“More than anything, it’s been a learning experience for me,” she says. “I look up to all the dancers I’m working with. They’re all good at what they do. I have lot to learn, and growing to be done, and I’m really hungry for it.”

Through her education at CU, Heckler says she’s learned more about the background and theory of different dance styles. She’s learned much more about hip-hop, which she says is important to her dancing.

“I came from a competition background,” she says. “My idea of hip-hop was what I saw on MTV and So You Think You Can Dance, which is a pretty skewed version of actual hip-hop and its culture. Now I’m getting a multicultural dance education, and I’m learning where the form comes from and how it speaks to the culture and people who created it. We’re learning its true form so we’re not appropriating it or we’re not skewing it for commercial purposes, which happens a lot.”

The dance department staff at CU approaches teaching with this cultural overview, says Southall, who is also a pro fessor at CU. He grew up in the Bronx and has been dancing hip-hop for more than 30 years. He says hip-hop is a culture that changed things in the south Bronx in the ’70s and stopped people from killing each other. He says people have seen hiphop as a sexual and deviant act, but he wants to set the record straight.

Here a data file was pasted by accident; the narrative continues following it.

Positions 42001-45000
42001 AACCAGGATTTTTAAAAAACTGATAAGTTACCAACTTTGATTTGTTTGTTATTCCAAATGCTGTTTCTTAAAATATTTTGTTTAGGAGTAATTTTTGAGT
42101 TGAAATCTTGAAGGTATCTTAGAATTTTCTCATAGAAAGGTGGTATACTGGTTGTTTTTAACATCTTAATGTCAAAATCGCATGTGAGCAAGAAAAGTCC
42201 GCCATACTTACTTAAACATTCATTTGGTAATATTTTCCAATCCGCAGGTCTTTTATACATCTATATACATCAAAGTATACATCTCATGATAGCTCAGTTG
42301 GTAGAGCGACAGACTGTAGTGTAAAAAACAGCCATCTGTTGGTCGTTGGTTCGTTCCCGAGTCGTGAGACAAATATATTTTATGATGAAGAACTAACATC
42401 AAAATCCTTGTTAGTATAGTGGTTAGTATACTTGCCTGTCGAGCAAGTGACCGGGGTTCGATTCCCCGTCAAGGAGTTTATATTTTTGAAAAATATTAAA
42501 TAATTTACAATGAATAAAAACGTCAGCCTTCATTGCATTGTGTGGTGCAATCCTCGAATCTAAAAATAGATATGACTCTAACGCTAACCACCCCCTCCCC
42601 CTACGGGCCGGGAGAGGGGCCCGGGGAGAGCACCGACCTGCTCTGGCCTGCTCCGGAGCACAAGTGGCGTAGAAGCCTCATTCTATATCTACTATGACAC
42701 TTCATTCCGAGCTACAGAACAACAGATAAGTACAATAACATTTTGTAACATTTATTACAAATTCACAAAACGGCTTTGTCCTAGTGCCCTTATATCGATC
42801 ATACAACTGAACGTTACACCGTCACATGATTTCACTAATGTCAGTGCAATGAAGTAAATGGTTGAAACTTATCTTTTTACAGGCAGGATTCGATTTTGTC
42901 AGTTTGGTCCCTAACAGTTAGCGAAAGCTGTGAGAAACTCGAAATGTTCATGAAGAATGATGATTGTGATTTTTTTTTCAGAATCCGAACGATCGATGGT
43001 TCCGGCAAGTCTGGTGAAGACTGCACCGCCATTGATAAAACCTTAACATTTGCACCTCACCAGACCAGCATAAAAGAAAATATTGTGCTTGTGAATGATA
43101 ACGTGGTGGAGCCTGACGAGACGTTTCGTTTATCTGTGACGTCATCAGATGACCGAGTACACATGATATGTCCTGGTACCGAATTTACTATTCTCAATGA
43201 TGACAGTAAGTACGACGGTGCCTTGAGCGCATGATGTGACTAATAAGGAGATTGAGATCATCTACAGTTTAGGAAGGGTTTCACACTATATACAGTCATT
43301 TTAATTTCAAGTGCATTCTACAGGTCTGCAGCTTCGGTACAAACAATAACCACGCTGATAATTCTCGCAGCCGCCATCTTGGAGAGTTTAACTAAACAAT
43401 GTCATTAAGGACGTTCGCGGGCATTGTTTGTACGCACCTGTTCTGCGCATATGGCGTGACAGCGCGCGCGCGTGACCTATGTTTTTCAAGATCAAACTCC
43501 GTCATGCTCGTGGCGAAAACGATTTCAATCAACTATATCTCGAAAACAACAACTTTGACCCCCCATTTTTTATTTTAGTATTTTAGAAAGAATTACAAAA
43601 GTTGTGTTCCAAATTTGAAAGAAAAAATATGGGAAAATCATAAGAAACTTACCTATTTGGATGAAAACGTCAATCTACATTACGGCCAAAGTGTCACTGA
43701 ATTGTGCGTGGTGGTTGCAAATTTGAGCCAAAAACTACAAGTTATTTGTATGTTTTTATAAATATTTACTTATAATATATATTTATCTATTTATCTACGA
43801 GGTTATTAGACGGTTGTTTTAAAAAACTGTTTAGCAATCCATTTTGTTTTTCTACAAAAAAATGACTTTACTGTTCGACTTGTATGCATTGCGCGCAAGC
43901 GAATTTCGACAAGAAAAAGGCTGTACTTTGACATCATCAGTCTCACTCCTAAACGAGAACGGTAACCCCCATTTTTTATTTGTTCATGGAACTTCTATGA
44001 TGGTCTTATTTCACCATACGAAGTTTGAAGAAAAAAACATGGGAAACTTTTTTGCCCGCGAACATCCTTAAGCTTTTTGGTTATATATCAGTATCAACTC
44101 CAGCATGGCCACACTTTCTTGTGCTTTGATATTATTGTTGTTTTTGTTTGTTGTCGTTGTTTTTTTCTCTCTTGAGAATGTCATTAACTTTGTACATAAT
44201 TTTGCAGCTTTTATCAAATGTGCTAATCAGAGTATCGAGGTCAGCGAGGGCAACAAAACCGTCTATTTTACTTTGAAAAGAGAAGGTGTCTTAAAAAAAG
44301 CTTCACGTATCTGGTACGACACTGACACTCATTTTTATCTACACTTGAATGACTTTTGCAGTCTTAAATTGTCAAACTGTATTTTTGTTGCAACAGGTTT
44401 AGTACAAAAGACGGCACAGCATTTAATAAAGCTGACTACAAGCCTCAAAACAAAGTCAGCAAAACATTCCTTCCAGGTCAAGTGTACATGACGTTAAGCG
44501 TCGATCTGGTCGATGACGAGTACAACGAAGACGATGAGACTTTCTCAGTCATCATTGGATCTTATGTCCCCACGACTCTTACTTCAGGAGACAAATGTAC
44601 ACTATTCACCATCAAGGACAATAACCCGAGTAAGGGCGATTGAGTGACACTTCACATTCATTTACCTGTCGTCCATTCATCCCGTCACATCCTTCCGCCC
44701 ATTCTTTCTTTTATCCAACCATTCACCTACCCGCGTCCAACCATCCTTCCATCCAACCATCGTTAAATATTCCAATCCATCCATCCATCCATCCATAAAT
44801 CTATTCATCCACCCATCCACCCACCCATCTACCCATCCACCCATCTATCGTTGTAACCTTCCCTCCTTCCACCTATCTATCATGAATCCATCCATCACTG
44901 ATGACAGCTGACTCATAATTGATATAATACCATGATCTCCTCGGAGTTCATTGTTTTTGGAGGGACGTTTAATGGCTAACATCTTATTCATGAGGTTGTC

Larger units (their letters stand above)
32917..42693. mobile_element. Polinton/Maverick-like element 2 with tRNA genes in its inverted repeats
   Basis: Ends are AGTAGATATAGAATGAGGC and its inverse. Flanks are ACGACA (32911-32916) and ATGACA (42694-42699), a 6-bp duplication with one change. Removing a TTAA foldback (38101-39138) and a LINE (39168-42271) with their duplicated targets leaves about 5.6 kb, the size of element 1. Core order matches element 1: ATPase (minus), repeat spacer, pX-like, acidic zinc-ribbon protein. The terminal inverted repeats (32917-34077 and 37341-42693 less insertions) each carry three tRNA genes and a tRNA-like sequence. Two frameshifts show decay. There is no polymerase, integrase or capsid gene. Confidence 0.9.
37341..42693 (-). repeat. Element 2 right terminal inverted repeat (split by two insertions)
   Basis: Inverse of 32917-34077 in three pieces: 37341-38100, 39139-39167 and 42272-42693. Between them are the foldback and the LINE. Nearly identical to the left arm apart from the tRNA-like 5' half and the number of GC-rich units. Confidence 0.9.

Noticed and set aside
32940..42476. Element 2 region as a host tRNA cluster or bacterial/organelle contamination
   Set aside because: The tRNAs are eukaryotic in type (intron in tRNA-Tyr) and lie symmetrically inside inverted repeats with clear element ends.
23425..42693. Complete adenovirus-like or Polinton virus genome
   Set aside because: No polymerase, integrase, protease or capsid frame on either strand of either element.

“It’s good to be able to show what the positives are because it’s always the negative that’s being pushed,” Southall says. “There’s a lot more to it, just like any other society. One of the mantras for hip-hop culture is ‘love, peace, respect and having fun.’ That’s not deviant but it gets twisted.”

Hip-hop has been an inspiration for Heckler, not just in dancing but in life. She says there’s a sense of community that she feels.

“What I’ve learned from the tradition is how to be a better person in general — to know your own biography and know where you came from and how to be able to express your individuality in a group context,” she says. “And to be accepting. There’s a give and take. Hip-hop is a safe place. It’s a place where you can express yourself and be supported.”